Sampling uncertainty in coordinate measurement data analysis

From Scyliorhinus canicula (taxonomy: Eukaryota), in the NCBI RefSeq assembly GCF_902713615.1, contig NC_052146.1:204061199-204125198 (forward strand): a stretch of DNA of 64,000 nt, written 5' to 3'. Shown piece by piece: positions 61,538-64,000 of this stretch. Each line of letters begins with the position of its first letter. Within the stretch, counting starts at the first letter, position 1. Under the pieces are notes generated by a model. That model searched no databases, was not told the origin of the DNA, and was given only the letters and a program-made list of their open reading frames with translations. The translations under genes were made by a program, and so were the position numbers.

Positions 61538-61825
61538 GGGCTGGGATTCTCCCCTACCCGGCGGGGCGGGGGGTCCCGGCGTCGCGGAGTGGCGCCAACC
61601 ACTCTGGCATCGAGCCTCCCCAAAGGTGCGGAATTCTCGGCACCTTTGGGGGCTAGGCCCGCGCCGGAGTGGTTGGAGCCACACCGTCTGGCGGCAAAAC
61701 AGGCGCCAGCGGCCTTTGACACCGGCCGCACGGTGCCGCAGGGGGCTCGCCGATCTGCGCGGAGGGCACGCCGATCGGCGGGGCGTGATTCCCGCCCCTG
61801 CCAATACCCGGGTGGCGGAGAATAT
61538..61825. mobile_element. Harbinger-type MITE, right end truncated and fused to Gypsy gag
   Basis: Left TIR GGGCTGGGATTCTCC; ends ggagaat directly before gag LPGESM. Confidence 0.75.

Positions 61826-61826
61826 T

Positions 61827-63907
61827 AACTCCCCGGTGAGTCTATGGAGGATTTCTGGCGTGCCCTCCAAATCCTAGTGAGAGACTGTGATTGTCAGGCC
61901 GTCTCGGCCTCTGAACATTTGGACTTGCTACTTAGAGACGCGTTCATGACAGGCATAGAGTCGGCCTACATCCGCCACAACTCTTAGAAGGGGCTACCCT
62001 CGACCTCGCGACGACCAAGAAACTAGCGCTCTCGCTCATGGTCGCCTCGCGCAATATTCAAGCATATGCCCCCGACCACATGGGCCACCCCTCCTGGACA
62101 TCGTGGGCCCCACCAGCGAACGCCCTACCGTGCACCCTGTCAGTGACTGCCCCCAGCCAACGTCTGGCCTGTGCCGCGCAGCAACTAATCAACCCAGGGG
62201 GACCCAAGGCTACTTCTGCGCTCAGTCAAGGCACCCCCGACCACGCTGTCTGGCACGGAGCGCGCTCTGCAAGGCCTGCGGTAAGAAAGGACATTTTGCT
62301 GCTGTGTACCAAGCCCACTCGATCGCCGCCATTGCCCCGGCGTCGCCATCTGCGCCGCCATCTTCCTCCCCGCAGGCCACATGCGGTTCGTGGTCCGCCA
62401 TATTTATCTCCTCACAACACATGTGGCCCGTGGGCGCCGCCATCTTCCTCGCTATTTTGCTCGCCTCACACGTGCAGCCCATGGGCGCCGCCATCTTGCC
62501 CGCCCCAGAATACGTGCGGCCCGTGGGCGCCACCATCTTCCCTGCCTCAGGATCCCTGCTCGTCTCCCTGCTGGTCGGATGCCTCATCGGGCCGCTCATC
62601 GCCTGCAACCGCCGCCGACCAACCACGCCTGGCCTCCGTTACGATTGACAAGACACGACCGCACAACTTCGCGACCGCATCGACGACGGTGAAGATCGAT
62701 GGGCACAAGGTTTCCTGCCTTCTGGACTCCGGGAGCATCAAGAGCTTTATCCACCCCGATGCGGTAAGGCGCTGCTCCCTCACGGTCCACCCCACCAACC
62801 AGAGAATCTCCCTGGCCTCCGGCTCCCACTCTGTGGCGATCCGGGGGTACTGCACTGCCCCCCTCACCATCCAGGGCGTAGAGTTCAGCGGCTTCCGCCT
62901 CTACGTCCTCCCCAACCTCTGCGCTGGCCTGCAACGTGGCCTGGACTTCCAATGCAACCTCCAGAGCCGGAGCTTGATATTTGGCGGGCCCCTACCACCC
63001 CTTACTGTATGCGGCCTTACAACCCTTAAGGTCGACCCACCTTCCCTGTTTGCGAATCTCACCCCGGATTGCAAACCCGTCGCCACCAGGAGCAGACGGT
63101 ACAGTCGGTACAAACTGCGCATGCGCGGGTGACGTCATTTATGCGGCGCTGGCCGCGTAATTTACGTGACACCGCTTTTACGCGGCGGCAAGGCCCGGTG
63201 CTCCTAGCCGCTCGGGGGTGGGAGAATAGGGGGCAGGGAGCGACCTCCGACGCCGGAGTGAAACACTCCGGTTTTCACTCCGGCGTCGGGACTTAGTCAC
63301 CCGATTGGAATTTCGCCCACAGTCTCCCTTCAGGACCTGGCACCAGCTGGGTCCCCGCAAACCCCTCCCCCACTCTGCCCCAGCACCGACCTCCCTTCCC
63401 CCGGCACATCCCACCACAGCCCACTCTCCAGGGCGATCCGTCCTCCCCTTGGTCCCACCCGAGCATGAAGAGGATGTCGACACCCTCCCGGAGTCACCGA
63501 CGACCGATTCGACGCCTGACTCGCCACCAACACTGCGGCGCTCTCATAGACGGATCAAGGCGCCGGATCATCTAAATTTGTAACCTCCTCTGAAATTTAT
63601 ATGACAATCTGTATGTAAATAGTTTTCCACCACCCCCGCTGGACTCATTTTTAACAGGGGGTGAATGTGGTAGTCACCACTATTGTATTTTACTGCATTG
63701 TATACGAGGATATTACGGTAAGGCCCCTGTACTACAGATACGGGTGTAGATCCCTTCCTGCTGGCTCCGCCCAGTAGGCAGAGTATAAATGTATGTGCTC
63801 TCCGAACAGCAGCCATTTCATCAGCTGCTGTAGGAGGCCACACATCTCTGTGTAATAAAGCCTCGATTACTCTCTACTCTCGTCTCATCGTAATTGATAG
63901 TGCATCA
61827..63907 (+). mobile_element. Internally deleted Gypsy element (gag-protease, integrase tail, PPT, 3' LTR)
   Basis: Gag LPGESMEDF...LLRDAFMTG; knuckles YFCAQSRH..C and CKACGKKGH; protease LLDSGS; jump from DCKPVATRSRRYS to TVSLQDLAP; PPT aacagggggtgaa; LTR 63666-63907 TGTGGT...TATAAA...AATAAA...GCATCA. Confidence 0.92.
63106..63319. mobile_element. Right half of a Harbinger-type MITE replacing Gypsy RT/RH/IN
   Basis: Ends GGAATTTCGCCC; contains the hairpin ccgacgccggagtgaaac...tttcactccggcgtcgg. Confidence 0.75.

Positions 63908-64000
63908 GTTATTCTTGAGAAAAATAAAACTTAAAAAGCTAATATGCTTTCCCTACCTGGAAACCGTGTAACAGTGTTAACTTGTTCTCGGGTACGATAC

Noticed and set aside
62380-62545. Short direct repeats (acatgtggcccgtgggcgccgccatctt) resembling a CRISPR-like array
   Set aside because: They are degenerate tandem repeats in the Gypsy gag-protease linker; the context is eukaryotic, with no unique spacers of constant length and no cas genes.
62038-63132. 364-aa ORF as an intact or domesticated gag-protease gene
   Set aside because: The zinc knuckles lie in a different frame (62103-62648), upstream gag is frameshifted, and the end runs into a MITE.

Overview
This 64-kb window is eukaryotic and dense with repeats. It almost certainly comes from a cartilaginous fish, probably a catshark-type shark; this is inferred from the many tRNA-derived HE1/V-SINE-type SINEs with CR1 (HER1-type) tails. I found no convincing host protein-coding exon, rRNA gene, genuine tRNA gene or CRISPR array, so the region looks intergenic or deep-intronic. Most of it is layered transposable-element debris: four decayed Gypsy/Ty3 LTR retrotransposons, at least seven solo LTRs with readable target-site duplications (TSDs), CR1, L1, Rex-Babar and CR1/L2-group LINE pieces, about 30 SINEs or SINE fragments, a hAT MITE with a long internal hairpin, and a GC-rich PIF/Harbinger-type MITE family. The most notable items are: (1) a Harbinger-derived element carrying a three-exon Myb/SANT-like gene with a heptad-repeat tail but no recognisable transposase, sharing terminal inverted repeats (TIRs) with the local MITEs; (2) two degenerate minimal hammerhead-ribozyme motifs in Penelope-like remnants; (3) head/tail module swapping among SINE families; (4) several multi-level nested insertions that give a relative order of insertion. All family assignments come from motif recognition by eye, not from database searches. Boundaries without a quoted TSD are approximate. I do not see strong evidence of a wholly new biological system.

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<ul><li><p>Sampling uncertainty incoordinate measurementdata analysis</p><p>Woncheol Choi,* Thomas R. Kurfess,* and Jonathan Cagan*School of Mechanical Engineering, Georgia Institute of Technology,Atlanta, GA; and Department of Mechanical Engineering, Carnegie MellonUniversity, Pittsburgh, PA, USA</p><p>There are a number of important software related issues in coordinatemetrology. After measurement data are collected in the form of positionvectors, the data analysis software must derive the necessary geometricinformation from the point set, and uncertainty plays an important role inthe analysis. When extreme fit approaches (L2` norm estimation ap-proaches) are employed for form error evaluation, the uncertainty is closelyrelated to the sampling process used to gather the data. The measurementpoints are a subset of the true surface, and, consequently, the extreme fitresult differs from the true value. In this paper, we investigate the functionalrelationship between the uncertainty in an extreme fit and the number ofpoints measured. Two major issues are addressed in this paper. The firstaddresses and identifies the parameters that affect the functional relation-ship. The second develops a methodology to apply this relationship to thesampling of measurement points. 1998 Elsevier Science Inc.</p><p>Keywords: metrology; coordinate measurement; geometry; uncertainty</p><p>Introduction</p><p>Three-dimensional (3-D) metrology has brought asignificant change in dimensional measurement.Compared to traditional comparison methods(e.g., comparing to a surface plate), 3-D measure-ment yields more comprehensive and, unfortu-nately complex, information about the real partgeometry. Three-dimensional metrology gener-ates surface coordinates of a measured featureinstead of measuring the geometric dimensions.Thus, the measurement output is a collection ofdigitized surface points. With these surface points,more details about surface variation can be ob-served, and various sections of different geometricfeatures can be measured in a single process. Co-ordinate measuring machines (CMMs) are pres-</p><p>ently widely employed as 3-D measurement de-vices.</p><p>After measurement data are collected by a3-D measuring machine, an independent numer-ical analysis must be performed. Because the mea-surement data are a set of points, the raw datamust be interpreted in a parametric form by anappropriate analysis procedure. This is necessaryto obtain geometric parameters of part variationor to make a tolerance conformance decision.Thus, the measurement data analysis for 3-D me-trology is a software procedure that is separate anddistinct form the measurement data-collectingprocedure, which is a hardware procedure. Thedata analysis function has become one of the keycomponents in 3-D metrology, and it is the focusof this paper.</p><p>For the evaluation of a form error, such asflatness as defined in ASME standard Y14.5,1,2 aminimum zone must be established from the mea-surement data. The minimum zone is a geometricvalue that defines the least possible height of the</p><p>Address reprint requests to Dr. T. R. Kurfess, Georgia Institute ofTechnology, GWW School of Mechanical Engineering, Manufac-turing Research Center, Room 435, Atlanta, GA 30332-0405,USA. E-mail: Tom.kurfess@me.gatech.edu</p><p>Precision Engineering 22:153163, 1998 1998 Elsevier Science Inc. All rights reserved. 0141-6359/98/$see front matter655 Avenue of the Americas, New York, NY 10010 PII S0141-6359(98)00011-7</p></li><li><p>point set on a plane. Minimum zone evaluationalgorithms have been reported in various stud-ies.310 The problem is formulated as an extremefit evaluation that searches for the extreme pointsthat characterize the zone. The extreme fit refersto fitting using L2` norm estimation. The studiesshow that the extreme fit yields more accuratefitting results because: (1) it yields smaller zonevalue than the zone evaluated by a least-squares fit;and (2) it is more consistent with the standarddefinition and is a numerical realization of physi-cal fittings. Also, some concern has been ex-pressed regarding interpreting the results of theleast-squares fit, because it is a statistical estimationrather than an exact solution. Thus, the extremefit is becoming a more widely accepted fittingmethod. However, as indicated several stud-ies,1113 such an extreme fit has limitations in ac-curacy. Part of the uncertainty is because of thenumerical instability in the actual implementationof the fit. Also, the plug-in nature of the extremefit itself causes uncertainty. A more detailed dis-cussion related to the uncertainty is addressedlater in this paper.</p><p>The important fact is that the uncertainty inthe extreme fit is closely related to the sampling ofmeasurement points. This leads to the issue ofuncertainty evaluation and its relationship to sam-pling. The sampling problem can be broken intotwo components, the location of the measurementpoints and the sample size. The measurementpoint allocation problem is related to the type oferror or deformation to be characterized by themeasurement. Typically, a uniform distributionover the measurement region is practiced; how-ever, a nonuniform distribution may be more ef-fective for characterizing specific systematic defor-mations. This measurement point allocationproblem is significant, but not the target of thisresearch. In this paper, we limit the scope of thesampling to the sample size only. For flatness eval-uation, where deviations from nominal are consid-ered to be a stochastic deformation, the probabil-ity that the error can occur for a unit area isconsidered uniform; thus, a uniform distributionof measurement points is typically preferred. It isobvious that an evaluation with more measure-ment points yields more accurate results. Unfortu-nately, this advantage is countered by the fact thatthe number of points is directly related to themeasurement time and the data-processing cost.Thus, to achieve efficient and accurate measure-ment results, guidelines for choosing the samplesize must be established.</p><p>The objective of this research is to investigatehow the sample size is related to uncertainty in the</p><p>extreme fit evaluation. We examine the functional(mathematical) relationship between the samplesize and the uncertainty. Also we examine keyparameters that affect to the uncertainty in theextreme fit evaluation. We also discuss using theresults of these analyses to develop a samplingstrategy in inspection planning stages. Further-more, a model for a generalized form error distri-bution is given along with two different ap-proaches to derive the functional relationship(analytic approximation model and numericalmodel). We employ order statistics for the analyticmodel and a neural network for the numericalmodel. The theoretical concepts developed in thispaper are then applied to a flatness example.</p><p>Related work</p><p>Recognition of the sampling problem can befound in Hocken et. al.12 and Caskey et. al.,14where extensive numerical experiments on data-fitting algorithms were conducted to investigatesampling issues. They tested least-squares fit, minmax fit, and minimum zone evaluations on variousgeometric primitives, such as line, plane, circle,sphere, and cylinder. They generated simulatedmeasurement data embedded with a characteristicform error, such as tri-lobbing error for a circularfeature. Then, they ran multiple sampling andfitting procedures and determined the variation ofthe evaluated parameters. The results were re-ported for the cases of a line, plane, circle, sphere,and cylinder. With their results, they concludedthat variation is substantially large with the sam-pling size in current practice.</p><p>Weckenmann et. al.,15,16 also addressed sam-pling issues for coordinate metrology. They recog-nized that extreme fit is more suitable for func-tionality evaluation, but it yields variations that aresensitive to sampling. They investigated the effectof sample point location and sample size on acircular feature with tri-lobbing error and a linearfeature with an undulation form error. From theirnumerical experiments, they showed the uncer-tainty of the form error evaluation, represented asthe dispersion of the evaluated value, decreaseswith increasing sample size.</p><p>Mestre and Abou-Kandil17 approached theproblem from a different direction. Recognizingthe problem with current extreme fit evaluationsthat ignore the variation in unmeasured sites, theyproposed a new method for the flatness evalua-tion. Employing Bayesian prediction theory, theyderived the confidence interval of the surface vari-ation in unmeasured sites. Then, the minimumzone was determined with respect to the derived</p><p>Choi et al.: Sampling uncertainty in coordinate measurement data analysis</p><p>154 JULY 1998 VOL 22 NO 3</p></li><li><p>confidence interval. In so doing, they could over-come the plug-in estimation error of extreme fitevaluation, and the ensuing estimated minimumzone was closer to the true flatness value.</p><p>As discussed above, the sampling uncertaintyproblem in coordinate metrology has been recog-nized in previous studies, but a formal evaluationmethod has not been reported, and the results arelimited to a specific case. Thus, it is impossible topredict the uncertainty for a given sampling con-dition or to predict the number of the samplesrequired for a given accuracy level. However, it isnecessary to provide a more formal analysis of theuncertainty so that more strategic measurementplanning can be achieved. To do so, the uncer-tainty must be precisely defined, and its mathemat-ical relationship with the measurement conditionmust be examined.</p><p>Extreme fit and uncertainty</p><p>See Equation (1). A typical form of the extremeproblem is represented as follows:</p><p>min M(u ) 5 max{distance[ pi, S(u )]} (1)</p><p>where S is the fitted surface model, u representsthe model parameters, and pi are measuredpoints. Because the function M(u) is nondifferen-tiable, it must be determined by an iterative searchalgorithm. If the fitting geometry is properly de-fined, there is a unique solution that satisfies the</p><p>optimality condition and is constrained by the ex-treme points. Thus, the fitting geometry is definedby a few extreme points in the measured point set.</p><p>The uncertainty associated with extreme fitcomes from the plug-in nature of the extreme fit.The plug-in estimation is the evaluation of a pa-rameter with a finite number of samples regardingthem as the entire population. The extreme fitgeometry is determined from a few extremepoints. However, the extreme points in the mea-surement data that contribute to the extreme fitgeometry are not necessarily the extreme points inthe true surface profile. As shown in Figure 1, thetrue flatness is defined as the minimum zone overthe true surface profile. However, the flatness isevaluated only from the measured points, and theextreme points in the measurement data are sam-ples of the true surface points. Thus, the trueflatness value and the flatness evaluated by mea-sured points are not equivalent, because the mea-surement data fail to capture the true extremepoints.</p><p>Depending upon the data sampling strategy,the evaluated extreme fit values will vary. Figure 2represents the flatness value evaluated from a sur-face with different test sets. Ninety-five test sets aretaken from a simulated surface. The surface hasnoise amplitude that is uniform over the area witha uniform noise distribution superimposed uponthe measurement. For each test set, the flatness is</p><p>Figure 1 True value versus esti-mated value by measured data</p><p>Figure 2 Variation of a minimum zone value with respect to different samples</p><p>Choi et al.: Sampling uncertainty in coordinate measurement data analysis</p><p>155PRECISION ENGINEERING</p></li><li><p>evaluated by a minimum zone evaluation method,and the flatness value is plotted with respect to thetest set number. Although the samples are takenfrom the same surface, the evaluated flatness valuevaries with different test sets.</p><p>This variation is attributable to the plug-inevaluation of the minimum zone evaluation, and itis the sampling uncertainty. Thus, when an ex-treme fit value is evaluated, the value has the stan-dard deviation related to the sampling process.The standard deviation can be found only from aninfinite number of test sets and evaluations. Toalleviate this problem, we use standard error as anestimate of the standard deviation. The standarderror can be evaluated from the estimated stan-dard deviation of the finite number of test sets andevaluations. The standard error represents the un-certainty in the extreme fit evaluation. Therefore,we refer to the uncertainty as the standard errorin this paper.</p><p>The next issue that must be addressed is therelationship between uncertainty and sample size.Clearly, as more datapoints are used for evaluatingthe fitting surface, the extreme fit surface becomescloser to the true value, because larger number ofmeasurement points yields a more comprehensivesampling of the true surface. Figure 3 shows therelation between the sample size and the uncer-tainty. The same flatness example is tested withdifferent numbers of measured points. From thesame surface, one hundred different test sets arerandomly taken with a given number of measuredpoints, and the flatness is evaluated for each testset. As tested in a previous example, the test setsyield different flatness values. Then, the standarderror of the flatness value is derived. The proce-dure has been repeated for the cases of different</p><p>numbers of measured points, and the results areshown in Figure 3. Intuitively, the standard errordecreases with respect to the sample size. How-ever, the metrologist requires more than intuition;rather, we must mathematically model such a re-lationship so that a prediction can be made. To doso, we also need to model the other parametersthat may affect to the uncertainty. One of theimportant parameters is the distribution of formerror, as discussed in the following section.</p><p>Distribution of form error</p><p>Form error is surface variation caused by imper-fect manufacturing. The form error of the surfaceis mapped into the measured points, and it can berepresented as the distribution of the probabilitydensity with respect to a fixed coordinate refer-ence frame (Figure 4). The probability density dis-tribution is referred to as form error distributionin this paper. To investigate the surface form error</p><p>Figure 3 The standarderror versus number ofsample</p><p>Figure 4 Form error distribution</p><p>Choi et al.: Sampling uncertainty in coordinate measurement data analysis</p><p>156 JULY 1998 VOL 22 NO 3</p></li><li><p>effect on uncertainty, the form error distributionmust be modeled. A normal distribution is a typi-cal assumption in a statistical situation. The ma-jority of random distributions with a large numberof data, that are encountered in the real world, areclose to the normal distribution. Even for engi-neering surfaces, form errors are often assumed tobe normally distributed, but the actual distribu-tion may seriously depart from normal distribu-tion (Figure 5). The normal distribution assump-tion is appropr...</p></li></ul>